In the lower left area of figure 3, the network will not develop much, since the participants neither collaborate nor share knowledge. In this case, the participants believe that it is safer to keep going like before, since they then will be independent and can steer their own courses. But this may be a false sense of security. For instance, once the network is confronted with external forces of change, you will have to emerge from your shell and make yourself more vulnerable (move upwards in figure 3) to be able to handle the forces of change in a positive manner. On the other hand, it is not necessarily much better to end up too far to the right in figure 3. Here all participants commit fully, which may turn out to be risky due to greater vulnerability. If things go wrong, all will fall. The upper left area of the figure is characterized by a lot of talk but no real collaboration emerges. The network management may in these cases feel that they are carrying long sticks extending in all directions, as it is hard to keep a steady course. And in the lower right area, there is apparent collaboration and tight connections, but things do not go too well because of a lack of knowledge sharing. We imagine that the ideal is located somewhere in the middle of the figure, where the participants balance collaboration, knowledge sharing and preservation of distinctive characteristics. This is indicated by rectangles and a circle in the middle of the figure. The dotted circles indicate that “best location” may vary from one network to the next, and also that the network will move up and down along the diagonal axis in order to find its balance point.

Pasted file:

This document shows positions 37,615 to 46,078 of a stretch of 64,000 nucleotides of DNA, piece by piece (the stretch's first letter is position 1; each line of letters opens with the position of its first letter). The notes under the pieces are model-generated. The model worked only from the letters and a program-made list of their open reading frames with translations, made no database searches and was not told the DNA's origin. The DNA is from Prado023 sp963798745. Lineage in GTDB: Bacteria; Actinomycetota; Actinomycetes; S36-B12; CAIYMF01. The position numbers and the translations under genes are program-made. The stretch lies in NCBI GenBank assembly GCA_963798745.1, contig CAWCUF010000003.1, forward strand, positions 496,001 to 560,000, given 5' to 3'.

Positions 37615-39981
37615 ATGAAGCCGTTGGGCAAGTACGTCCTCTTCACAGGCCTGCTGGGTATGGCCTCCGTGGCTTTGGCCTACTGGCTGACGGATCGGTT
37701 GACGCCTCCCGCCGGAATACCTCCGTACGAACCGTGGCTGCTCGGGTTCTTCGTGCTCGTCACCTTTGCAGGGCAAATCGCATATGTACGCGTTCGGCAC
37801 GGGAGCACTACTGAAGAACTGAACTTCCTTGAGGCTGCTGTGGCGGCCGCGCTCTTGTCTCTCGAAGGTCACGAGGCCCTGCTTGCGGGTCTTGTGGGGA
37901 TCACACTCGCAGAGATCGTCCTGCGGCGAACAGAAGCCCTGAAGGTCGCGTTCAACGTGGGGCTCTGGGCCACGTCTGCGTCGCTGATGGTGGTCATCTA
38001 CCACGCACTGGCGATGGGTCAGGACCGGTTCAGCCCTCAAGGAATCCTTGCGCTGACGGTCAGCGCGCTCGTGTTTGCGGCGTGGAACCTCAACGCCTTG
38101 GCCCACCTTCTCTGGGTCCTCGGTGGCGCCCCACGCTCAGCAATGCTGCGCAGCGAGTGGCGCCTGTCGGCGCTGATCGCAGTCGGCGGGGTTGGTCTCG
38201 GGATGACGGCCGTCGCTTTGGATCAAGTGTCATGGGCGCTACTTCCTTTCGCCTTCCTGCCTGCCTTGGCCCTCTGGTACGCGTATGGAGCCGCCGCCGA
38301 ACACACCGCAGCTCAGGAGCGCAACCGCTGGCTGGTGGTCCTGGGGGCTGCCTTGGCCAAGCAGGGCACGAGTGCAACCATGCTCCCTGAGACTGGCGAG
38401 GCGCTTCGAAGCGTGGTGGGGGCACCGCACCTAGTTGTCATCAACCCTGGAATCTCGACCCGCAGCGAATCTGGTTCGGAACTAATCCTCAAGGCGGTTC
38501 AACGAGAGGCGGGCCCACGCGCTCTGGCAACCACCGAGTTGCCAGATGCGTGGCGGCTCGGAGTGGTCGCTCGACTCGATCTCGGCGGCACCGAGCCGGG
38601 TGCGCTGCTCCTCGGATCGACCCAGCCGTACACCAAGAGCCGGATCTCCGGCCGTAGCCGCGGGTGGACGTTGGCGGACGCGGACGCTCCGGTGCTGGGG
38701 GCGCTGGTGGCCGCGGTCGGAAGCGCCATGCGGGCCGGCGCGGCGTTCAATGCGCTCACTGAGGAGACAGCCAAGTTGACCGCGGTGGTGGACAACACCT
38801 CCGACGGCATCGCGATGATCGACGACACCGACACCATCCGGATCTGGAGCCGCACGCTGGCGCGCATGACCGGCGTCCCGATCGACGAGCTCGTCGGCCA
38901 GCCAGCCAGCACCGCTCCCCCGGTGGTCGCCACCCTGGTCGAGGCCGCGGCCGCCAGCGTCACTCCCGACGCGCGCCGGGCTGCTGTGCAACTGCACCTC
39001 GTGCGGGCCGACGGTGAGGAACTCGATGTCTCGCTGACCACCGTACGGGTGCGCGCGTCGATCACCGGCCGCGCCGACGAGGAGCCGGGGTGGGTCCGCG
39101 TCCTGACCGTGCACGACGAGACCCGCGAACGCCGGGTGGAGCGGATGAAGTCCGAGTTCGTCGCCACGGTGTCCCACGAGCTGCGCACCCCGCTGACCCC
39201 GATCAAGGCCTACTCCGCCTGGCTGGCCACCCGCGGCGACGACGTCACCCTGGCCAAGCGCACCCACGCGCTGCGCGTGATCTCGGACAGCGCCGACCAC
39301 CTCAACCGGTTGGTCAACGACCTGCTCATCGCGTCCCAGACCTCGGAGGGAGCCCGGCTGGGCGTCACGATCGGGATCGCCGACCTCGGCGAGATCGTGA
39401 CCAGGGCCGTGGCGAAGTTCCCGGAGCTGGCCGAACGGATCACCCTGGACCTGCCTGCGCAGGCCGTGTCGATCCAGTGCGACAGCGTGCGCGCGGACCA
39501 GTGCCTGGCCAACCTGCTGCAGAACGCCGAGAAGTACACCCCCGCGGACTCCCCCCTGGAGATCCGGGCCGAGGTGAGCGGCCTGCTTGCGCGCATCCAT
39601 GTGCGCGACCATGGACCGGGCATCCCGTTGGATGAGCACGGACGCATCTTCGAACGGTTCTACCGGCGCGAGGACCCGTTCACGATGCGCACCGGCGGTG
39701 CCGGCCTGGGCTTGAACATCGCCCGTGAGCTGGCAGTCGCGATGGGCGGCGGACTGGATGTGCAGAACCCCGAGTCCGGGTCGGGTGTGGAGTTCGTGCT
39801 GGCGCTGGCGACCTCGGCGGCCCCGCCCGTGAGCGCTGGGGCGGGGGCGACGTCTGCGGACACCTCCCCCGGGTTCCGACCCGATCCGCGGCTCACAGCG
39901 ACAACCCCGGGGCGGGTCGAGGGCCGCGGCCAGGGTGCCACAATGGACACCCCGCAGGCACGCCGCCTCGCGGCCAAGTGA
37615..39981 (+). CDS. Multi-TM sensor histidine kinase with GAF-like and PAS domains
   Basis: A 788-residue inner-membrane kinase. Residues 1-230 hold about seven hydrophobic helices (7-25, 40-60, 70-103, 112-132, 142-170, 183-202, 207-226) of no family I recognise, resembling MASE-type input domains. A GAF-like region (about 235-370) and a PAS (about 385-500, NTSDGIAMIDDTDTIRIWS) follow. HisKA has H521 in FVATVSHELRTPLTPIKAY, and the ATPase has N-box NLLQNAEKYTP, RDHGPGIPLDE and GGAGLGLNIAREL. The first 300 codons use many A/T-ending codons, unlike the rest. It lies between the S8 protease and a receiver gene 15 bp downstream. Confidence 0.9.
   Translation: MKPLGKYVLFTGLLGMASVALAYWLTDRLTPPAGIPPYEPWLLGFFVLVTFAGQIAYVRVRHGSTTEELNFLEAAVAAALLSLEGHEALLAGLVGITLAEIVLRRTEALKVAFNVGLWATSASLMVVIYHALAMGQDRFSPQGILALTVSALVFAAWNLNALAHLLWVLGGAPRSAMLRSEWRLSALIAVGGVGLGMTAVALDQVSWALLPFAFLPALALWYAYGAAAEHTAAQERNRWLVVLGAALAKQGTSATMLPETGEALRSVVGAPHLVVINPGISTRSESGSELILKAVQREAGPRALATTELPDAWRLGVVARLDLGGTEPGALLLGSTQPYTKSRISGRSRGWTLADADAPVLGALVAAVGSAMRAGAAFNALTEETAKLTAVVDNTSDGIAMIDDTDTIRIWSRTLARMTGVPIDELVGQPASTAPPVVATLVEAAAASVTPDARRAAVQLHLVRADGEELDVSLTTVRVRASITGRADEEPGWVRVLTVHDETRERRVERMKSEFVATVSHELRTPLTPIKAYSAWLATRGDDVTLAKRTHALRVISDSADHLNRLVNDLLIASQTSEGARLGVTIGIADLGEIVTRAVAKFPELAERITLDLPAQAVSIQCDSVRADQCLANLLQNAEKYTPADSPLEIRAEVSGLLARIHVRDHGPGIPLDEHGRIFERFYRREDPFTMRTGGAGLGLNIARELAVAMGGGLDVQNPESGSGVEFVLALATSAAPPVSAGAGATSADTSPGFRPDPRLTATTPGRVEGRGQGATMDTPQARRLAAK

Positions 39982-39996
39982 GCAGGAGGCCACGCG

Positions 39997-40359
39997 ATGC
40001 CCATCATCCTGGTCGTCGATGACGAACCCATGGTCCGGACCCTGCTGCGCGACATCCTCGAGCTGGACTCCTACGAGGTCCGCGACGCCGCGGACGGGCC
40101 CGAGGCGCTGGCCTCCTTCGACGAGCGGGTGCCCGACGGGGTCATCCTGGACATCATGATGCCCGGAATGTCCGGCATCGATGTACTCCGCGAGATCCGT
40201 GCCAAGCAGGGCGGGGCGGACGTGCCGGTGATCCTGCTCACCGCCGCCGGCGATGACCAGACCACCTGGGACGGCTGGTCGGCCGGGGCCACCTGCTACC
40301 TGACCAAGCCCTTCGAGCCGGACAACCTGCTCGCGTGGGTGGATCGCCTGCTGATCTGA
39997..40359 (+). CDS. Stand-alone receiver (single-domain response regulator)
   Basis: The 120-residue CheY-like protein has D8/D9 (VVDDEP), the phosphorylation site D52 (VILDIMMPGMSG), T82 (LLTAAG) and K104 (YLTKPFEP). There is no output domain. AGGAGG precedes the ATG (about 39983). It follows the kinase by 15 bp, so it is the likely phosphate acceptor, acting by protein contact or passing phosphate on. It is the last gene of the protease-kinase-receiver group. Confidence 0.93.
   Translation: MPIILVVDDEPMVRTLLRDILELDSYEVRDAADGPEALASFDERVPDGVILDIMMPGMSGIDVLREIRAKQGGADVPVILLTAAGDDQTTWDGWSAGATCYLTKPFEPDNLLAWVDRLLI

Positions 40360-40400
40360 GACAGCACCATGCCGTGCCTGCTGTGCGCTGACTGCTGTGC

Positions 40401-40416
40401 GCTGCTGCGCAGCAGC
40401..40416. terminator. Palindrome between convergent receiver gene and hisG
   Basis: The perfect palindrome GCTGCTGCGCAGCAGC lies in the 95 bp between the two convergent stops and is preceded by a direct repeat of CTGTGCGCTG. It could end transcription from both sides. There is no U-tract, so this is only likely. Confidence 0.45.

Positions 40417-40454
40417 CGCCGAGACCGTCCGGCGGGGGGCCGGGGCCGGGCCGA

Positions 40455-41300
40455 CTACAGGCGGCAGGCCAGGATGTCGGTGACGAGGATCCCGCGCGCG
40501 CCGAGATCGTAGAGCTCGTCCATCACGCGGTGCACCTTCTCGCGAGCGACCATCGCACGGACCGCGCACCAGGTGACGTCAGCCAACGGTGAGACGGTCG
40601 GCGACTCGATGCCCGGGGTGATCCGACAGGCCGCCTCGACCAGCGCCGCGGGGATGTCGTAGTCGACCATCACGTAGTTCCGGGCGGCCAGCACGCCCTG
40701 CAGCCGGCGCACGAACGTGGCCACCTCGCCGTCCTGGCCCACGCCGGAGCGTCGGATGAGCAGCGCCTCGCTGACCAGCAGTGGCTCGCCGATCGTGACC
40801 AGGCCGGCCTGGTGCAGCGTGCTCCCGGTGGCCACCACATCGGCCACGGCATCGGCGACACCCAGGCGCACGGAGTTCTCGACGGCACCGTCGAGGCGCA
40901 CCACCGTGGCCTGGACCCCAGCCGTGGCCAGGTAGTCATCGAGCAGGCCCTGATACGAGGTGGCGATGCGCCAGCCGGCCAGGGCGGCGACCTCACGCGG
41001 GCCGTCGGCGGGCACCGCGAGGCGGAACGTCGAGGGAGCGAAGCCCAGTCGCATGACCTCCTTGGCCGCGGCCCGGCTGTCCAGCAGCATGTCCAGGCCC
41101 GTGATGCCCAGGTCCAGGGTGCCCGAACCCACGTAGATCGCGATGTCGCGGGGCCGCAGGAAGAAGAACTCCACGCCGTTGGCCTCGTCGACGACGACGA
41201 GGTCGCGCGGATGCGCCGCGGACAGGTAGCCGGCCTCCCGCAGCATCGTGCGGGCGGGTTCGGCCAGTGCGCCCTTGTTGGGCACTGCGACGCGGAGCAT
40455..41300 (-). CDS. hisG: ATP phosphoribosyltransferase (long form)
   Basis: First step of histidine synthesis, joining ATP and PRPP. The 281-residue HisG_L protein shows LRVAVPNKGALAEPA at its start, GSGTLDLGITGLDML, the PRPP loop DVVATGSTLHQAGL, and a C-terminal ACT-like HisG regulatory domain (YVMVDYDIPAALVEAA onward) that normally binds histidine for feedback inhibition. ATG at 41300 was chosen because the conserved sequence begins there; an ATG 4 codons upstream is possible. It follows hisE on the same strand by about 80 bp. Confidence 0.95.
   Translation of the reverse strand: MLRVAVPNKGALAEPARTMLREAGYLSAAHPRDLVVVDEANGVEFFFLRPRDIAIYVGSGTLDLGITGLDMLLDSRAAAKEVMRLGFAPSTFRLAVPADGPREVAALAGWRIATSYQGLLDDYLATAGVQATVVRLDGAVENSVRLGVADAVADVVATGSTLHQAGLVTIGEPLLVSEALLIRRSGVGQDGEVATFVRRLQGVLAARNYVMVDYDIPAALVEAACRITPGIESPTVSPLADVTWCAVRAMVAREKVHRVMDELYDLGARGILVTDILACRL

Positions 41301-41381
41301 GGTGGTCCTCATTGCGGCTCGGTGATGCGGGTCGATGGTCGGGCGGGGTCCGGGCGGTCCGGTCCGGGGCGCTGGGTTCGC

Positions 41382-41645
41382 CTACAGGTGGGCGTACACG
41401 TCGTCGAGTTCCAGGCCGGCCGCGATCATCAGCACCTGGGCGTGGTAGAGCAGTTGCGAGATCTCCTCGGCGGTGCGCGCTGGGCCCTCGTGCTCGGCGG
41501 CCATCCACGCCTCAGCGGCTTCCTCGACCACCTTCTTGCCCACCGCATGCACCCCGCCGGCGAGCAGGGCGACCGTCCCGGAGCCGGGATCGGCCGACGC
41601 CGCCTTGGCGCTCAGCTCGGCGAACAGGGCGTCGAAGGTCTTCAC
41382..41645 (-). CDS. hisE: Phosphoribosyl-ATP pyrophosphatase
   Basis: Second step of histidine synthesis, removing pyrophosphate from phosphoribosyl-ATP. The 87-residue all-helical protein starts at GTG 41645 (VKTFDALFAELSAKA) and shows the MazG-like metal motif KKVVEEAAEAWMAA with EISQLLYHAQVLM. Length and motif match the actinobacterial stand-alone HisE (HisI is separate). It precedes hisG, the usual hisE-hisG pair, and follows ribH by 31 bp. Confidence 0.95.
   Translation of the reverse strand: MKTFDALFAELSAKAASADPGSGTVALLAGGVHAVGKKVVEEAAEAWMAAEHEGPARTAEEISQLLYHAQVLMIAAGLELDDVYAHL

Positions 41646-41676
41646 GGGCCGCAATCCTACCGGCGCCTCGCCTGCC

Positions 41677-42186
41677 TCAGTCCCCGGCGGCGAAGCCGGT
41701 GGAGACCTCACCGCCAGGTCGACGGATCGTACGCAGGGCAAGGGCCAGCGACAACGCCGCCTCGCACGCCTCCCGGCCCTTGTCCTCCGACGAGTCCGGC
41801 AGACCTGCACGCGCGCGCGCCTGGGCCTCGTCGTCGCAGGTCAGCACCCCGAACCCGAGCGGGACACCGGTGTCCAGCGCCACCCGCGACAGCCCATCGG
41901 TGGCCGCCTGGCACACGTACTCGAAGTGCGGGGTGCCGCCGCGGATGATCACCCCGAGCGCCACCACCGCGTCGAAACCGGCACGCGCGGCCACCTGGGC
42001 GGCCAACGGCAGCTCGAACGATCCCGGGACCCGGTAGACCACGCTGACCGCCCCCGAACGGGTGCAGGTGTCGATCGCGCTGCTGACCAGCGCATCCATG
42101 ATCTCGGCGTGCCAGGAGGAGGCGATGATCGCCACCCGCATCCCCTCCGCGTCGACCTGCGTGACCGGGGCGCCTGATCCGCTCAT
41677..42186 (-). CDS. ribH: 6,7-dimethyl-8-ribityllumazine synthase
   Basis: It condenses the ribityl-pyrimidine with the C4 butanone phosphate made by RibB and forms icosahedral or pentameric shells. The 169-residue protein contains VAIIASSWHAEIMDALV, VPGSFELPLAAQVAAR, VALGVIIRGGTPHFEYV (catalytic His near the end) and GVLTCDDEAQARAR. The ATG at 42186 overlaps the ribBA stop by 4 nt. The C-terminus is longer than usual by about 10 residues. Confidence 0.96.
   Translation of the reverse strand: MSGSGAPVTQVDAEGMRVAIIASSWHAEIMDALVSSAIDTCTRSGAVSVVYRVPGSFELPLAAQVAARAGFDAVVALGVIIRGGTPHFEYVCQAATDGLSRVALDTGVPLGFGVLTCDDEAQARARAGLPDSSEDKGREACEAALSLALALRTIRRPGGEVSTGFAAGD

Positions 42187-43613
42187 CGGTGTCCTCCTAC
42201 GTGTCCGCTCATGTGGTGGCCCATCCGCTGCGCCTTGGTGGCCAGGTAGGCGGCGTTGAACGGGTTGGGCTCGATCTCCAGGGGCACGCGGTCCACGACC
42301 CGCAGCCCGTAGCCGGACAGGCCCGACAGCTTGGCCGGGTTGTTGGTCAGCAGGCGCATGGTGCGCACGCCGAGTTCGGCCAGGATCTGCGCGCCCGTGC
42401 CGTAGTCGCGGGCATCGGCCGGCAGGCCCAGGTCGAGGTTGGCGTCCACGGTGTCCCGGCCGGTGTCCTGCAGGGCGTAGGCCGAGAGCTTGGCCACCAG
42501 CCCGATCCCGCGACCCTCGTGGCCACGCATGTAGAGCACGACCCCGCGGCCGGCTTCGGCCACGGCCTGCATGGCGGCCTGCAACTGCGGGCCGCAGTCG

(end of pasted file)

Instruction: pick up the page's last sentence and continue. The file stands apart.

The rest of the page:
The four stations of the Network in the Valley allow monitoring of the main pests and diseases affecting cherry and apple trees, so that it is possible to adjust and minimize the number of phytosanitary treatments. Also, the system incorporates the emission of alerts by frost, and the calculation of the irrigation needs of the crops. This and other initiatives place producers in Caderechas Valley as a reference for sustainable agriculture. This system of warnings of pests and diseases is classified as good practice since it has been a pilot project that has been able to be exported later to other regions.
LESSONS TO LEARN: